|Other Finding Aid||For location information, refer to the Denver Public Library Catalog.|
Eleanor Carr donated the scrapbooks in 1957. The Denver Public Library purchased the bulk of the papers from Eleanor Carr in 1957. The two essays on Cripple Creek were transferred from the Harold H. Dunham Collection in 1978. Robert F. Carr donated two Christmas essays on April 25, 1978.
The collection is open for research.
Records are the physical property of the Denver Public Library.
All requests for permission to publish, reproduce, or quote from material in the collection should be discussed with the appropriate librarian or archivist. Permission for publication may be given on behalf of the Denver Public Library as the owner of the physical item. It is not intended to include or imply permission of the copyright holder, which also must be obtained by the customer. The Library does not assume any responsibility for infringement of copyright or publication rights of the manuscript held by the writer, heirs, donors, or executors. Reproduction restrictions are decided on a case-by-case basis.
[Identification of item], Ralph Lawrence Carr Papers, WH61, Western History Collection, The Denver Public Library.
Number of Boxes: 2 (.75 linear feet)
Oversize: 3 boxes
REVISED AND ENCODED BY:
Merrie Jo Schroeder
Ralph L. Carr was born in Custer County, Colorado in 1887. Raised in Cripple Creek, Colorado, Carr attended schools in the city. Carr earned his A.B. and L.L.B. from the University of Colorado in 1910 and 1912 respectively. After graduation, he was admitted into law practice in Victor, Colorado. Concurrently he worked as the editor for the Victor Daily Record. On February 1, 1913, Carr married Gretchen Fowler. They had two children, Robert F. and Cynthia. In 1915, Carr relocated to Trinidad, Colorado. He continued legal work and became editor for the Evening Picketwire.
In 1917, Carr moved to Antonio, Colorado. From 1922 to 1929, Carr served as the County Attorney in Conejos County, Colorado. From 1927 to 1929, he worked as the Assistant Attorney General of Colorado. He served as the legal advisor to the Colorado Commissioner on the Rio Grande Compact from 1928 to 1929 and 1934 to 1938. Concurrently Carr worked as Special Counsel for the State of Colorado on irrigation matters involving La Plata and North Platte Rivers. From 1929-1933, Carr served as the U.S. Attorney for the District of Colorado. In 1933, Carr received Norlin’s recognition medal for Distinguished Achievement in the Legal Profession from the University of Colorado.
In 1939, Carr was elected Governor of Colorado. He served two two-year terms. As Governor, Carr reorganized the state’s financial structure. Carr campaigned for the recognition and preservation of the rights for Western constituents and the state’s natural resources. He advocated the states’ rights to control the use of water, grazing lands, timber, mineral deposits and the conduct of agriculture and livestock pursuits. After serving as Governor, Carr was elected regent for the University of Colorado and engaged in private practice in Denver.
Carr joined the American, Colorado and Denver Bar Associations. He was a member of the Phi Delta Phi, legal fraternity and the Delta Tau Delta, social fraternity. Carr died in 1950.
|SCOPE AND CONTENT NOTE||
The Ralph Lawrence Carr Papers contain correspondence, reports, campaign pamphlets, five scrapbooks, speech transcripts, manuscripts and legal documents. A portion of this material provides information on Carr’s work as an attorney. The scrapbooks contain newspaper clippings documenting his two terms as Governor of Colorado. The majority of Carr’s legal papers pertain to his work on the Trinchera Ranch case, which dealt with water rights. The papers also contain manuscripts he wrote on the Maxwell Land Grant, Sangre de Cristo Grant and Cripple Creek. Only a few items contain personal information. The papers span 1924 to 1957.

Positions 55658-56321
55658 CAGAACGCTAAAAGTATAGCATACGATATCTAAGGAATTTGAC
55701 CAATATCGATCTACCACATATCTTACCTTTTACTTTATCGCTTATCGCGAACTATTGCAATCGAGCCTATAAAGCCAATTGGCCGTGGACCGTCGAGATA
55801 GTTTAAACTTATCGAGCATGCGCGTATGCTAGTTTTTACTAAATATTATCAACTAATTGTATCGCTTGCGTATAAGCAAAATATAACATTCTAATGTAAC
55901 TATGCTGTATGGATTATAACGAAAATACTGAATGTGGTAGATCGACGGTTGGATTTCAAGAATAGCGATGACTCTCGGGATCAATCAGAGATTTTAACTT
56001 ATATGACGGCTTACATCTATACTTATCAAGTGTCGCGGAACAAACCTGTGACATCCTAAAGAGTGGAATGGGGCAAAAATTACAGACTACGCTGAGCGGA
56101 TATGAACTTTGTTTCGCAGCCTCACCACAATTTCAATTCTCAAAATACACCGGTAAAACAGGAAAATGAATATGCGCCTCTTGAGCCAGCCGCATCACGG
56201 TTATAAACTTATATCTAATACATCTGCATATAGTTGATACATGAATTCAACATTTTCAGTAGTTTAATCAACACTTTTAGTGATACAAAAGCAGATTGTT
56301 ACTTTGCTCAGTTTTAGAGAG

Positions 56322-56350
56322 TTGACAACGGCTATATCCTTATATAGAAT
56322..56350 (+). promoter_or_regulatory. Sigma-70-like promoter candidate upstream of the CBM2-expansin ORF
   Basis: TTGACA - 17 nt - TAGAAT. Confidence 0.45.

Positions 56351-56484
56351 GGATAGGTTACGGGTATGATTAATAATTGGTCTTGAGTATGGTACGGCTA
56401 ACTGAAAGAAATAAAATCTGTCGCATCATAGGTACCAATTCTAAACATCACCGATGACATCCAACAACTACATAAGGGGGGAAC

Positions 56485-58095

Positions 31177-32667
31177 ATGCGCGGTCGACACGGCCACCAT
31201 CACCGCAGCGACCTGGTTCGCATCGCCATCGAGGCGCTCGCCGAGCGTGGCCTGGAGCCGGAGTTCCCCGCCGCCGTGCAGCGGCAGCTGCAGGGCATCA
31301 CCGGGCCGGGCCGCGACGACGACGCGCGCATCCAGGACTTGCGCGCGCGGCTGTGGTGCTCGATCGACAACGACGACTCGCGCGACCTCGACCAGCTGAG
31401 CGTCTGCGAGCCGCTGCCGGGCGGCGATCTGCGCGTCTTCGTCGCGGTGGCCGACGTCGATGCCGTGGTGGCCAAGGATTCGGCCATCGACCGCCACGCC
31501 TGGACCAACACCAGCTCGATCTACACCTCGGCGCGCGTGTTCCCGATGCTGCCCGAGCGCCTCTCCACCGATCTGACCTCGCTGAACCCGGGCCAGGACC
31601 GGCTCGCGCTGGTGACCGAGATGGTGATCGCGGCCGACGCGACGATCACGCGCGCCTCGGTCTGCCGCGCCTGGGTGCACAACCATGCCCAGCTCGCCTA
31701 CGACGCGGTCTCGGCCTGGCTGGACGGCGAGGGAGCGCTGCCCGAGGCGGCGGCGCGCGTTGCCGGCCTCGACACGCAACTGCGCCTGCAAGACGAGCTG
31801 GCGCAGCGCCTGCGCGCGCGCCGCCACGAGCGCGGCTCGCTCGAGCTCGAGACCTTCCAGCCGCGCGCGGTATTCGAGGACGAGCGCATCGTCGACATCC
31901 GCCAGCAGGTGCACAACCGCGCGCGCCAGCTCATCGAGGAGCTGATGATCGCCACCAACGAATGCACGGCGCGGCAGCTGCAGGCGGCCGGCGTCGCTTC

|SELECTION OF RELATED MATERIAL||
The Western History/Genealogy Department has additional material on Carr including:
An Inventory of the Papers of Governor Ralph L. Carr: a holding of the Library of the Colorado Historical Society, Denver, Colorado (C353.9788 C23zinv)
Salute to Delph Carpenter: address by Ralph L. Carr (C346.780432 C23sal)
William Gilpin, Pioneer by Ralph L. Carr (C978.802 G427zcar)
|SERIES 1 ATTORNEY 1924-1943 BOX 1||
The bulk of the series consists of papers regarding the Trinchera Ranch Company versus Water District #35 case. These papers comprise background material, documents from the hearing, investigation reports and correspondence. Reports, a plat, affidavits, the judgment, an indenture and a resolution encompass the background papers (copies). The remaining material includes Carr’s research and manuscripts regarding the Sangre de Cristo Grant and the Maxwell Land Grant. Correspondence and Carr’s nomination comprise the papers on his service as U.S. District Attorney for Colorado.
|SERIES 2 GOVERNOR OF COLORADO 1941-1948 BOX 1-2||
The series consists of correspondence, election certificates and transcripts of speeches along with programs or pamphlets from the events Carr attended or addressed. The transcripts provide information on Carr’s concern with state’s rights.
|SERIES 3 PERSONAL 1926-1957 BOX 2||
The personal material consists of correspondence, several articles on Abraham Lincoln that Carr collected and publishing certificates of registration for Cripple Creek Gold Rush. The correspondence includes letters his wife, Eleanor Carr, received.
|SERIES 4 OVERSIZE SCRAPBOOKS 1940-1950 OV BOX 1-3||
The five scrapbooks contain newspaper clippings documenting Carr’s elections, activities and actions as Governor of Colorado. Numerous articles cover his views and actions regarding the reorganization of the state’s financial structure, water rights and state’s rights. The clippings also cover Carr’s service as regent at the University of Colorado and his illness and death.